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Intervals at Work

The interval community can point to a number of success stories. In 1995 Joel Hass, Michael Hutchings and Roger Schlafly proved part of the "double-bubble conjecture" by a method that entailed extensive numerical calculations; they used interval methods to establish rigorous bounds on computational errors. The conjecture concerns soap films enclosing a pair of volumes, and states that the common configuration of two conjoined quasi-spherical bubbles has the smallest surface-to-volume ratio. Hass, Hutchings and Schlafly proved the conjecture for the case of two equal volumes, essentially by calculating the best possible ratio for all configurations. The calculations did not have to be exact, but any errors had to be smaller than the differences between the various ratios. Interval methods provided this guarantee. (The general case of the double-bubble conjecture was proved a few years later by Hutchings, Frank Morgan, Manuel Ritoré and Antonio Ros—without interval arithmetic and indeed without computers, using "only ideas, pencil, and paper.")

A quite different application of interval methods was reported in 1996 by Oliver Holzmann, Bruno Lang and Holger Schütt of the University of Wuppertal. Instead of trying to control the errors of a calculation, they were estimating the magnitude of errors in a physical experiment. The experiment was a measurement of Newton's gravitational constant G, done with two pendulums attracted to large brass weights. The interval analysis assessed various contributions to the uncertainty of the final result, and discovered a few surprises. An elaborate scheme had been devised for measuring the distance between the swinging pendulums, and as a result this source of error was quite small; but uncertainties in the height of the brass weights were found to be an important factor limiting the overall accuracy.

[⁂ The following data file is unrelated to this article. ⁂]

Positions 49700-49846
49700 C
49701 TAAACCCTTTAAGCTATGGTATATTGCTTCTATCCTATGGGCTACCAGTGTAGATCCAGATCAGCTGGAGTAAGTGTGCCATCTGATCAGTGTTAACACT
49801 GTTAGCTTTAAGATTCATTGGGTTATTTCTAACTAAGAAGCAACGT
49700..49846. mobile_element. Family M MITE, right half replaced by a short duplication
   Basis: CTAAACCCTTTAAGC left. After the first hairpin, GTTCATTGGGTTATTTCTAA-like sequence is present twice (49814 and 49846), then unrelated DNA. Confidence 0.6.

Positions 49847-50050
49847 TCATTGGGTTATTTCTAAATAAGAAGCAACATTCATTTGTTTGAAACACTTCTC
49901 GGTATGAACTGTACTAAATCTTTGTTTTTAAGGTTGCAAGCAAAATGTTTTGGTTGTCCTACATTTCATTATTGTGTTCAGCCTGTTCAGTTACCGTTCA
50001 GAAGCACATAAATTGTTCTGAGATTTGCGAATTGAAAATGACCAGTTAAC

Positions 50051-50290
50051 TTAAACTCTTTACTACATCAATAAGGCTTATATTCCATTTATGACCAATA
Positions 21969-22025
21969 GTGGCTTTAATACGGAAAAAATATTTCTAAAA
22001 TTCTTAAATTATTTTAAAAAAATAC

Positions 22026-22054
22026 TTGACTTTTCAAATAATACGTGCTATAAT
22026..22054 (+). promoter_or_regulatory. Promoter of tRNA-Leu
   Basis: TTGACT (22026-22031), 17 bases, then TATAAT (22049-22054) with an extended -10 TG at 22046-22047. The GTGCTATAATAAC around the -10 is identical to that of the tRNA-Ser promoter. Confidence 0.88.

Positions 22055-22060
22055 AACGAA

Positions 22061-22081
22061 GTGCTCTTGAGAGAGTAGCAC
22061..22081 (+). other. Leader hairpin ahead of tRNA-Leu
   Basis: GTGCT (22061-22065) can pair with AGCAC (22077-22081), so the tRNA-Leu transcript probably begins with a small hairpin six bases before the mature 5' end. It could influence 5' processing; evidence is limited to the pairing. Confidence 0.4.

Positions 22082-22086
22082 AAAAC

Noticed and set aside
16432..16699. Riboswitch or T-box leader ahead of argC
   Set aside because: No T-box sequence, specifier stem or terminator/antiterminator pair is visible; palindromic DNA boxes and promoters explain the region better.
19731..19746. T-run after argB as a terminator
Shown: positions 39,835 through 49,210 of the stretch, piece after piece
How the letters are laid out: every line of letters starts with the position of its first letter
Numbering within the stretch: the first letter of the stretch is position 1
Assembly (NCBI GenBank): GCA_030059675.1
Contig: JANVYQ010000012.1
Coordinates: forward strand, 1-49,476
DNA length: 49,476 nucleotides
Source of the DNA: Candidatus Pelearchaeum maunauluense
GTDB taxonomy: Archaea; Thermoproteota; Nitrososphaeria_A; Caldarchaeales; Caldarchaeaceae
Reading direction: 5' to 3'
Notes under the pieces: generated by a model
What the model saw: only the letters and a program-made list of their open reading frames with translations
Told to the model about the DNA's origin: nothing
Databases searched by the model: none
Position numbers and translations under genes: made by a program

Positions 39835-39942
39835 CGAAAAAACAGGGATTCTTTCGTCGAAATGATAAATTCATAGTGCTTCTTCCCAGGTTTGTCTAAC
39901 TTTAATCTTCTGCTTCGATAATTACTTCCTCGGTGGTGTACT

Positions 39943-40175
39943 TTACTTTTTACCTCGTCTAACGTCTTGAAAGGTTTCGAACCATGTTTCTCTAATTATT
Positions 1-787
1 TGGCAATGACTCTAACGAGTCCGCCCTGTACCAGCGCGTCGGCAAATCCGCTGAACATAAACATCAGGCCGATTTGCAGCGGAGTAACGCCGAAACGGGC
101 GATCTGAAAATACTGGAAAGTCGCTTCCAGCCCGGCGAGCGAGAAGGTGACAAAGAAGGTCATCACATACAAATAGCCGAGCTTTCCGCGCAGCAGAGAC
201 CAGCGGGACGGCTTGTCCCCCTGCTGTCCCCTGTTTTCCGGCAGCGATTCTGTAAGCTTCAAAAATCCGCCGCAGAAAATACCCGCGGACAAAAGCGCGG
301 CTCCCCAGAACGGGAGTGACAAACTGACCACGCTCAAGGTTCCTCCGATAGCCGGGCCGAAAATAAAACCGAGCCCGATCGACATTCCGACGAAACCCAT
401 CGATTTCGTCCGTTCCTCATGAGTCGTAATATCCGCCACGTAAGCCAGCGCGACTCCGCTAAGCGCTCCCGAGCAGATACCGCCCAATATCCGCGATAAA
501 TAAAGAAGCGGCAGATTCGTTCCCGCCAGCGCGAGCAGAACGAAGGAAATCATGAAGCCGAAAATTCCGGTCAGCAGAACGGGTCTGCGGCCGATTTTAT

Would we be better off if intervals were used for all computations? Maybe, but imagine the plight of the soldier in the field: A missile is to be fired if and only if a target comes within a range of 5 kilometers, and the interval-equipped computer reports that the distance is [4,6] kilometers. This is rather like the weather forecast that promises a 50-percent chance of rain. Such statements may accurately reflect our true state of knowledge, but they're not much help when you have to decide whether to light the fuse or take the umbrella. But this is a psychological problem more than a mathematical one. Perhaps the solution is to compute with intervals, but at the end let the machine report a definite, pointlike answer, chosen at random from within the final interval.